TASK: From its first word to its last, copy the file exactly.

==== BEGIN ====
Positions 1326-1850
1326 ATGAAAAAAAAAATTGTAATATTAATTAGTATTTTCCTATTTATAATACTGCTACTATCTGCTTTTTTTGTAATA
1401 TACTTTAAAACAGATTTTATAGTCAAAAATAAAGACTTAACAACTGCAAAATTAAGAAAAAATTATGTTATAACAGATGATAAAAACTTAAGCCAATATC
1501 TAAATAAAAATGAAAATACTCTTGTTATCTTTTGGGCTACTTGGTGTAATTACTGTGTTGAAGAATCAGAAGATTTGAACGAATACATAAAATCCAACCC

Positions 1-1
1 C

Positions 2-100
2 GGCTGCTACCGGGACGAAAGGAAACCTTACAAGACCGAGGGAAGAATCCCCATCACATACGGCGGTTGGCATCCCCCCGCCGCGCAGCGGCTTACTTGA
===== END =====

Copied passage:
Positions 1326-1850
1326 ATGAAAAAAAAAATTGTAATATTAATTAGTATTTTCCTATTTATAATACTGCTACTATCTGCTTTTTTTGTAATA
1401 TACTTTAAAACAGATTTTATAGTCAAAAATAAAGACTTAACAACTGCAAAATTAAGAAAAAATTATGTTATAACAGATGATAAAAACTTAAGCCAATATC
1501 TAAATAAAAATGAAAATACTCTTGTTATCTTTTGGGCTACTTGGTGTAATTACTGTGTTGAAGAATCAGAAGATTTGAACGAATACATAAAATCCAACCC

Positions 1-1
1 C

Positions 2-100
2 GGCTGCTACCGGGACGAAAGGAAACCTTACAAGACCGAGGGAAGAATCCCCATCACATACGGCGGTTGGCATCCCCCCGCCGCGCAGCGGCTTACTTGA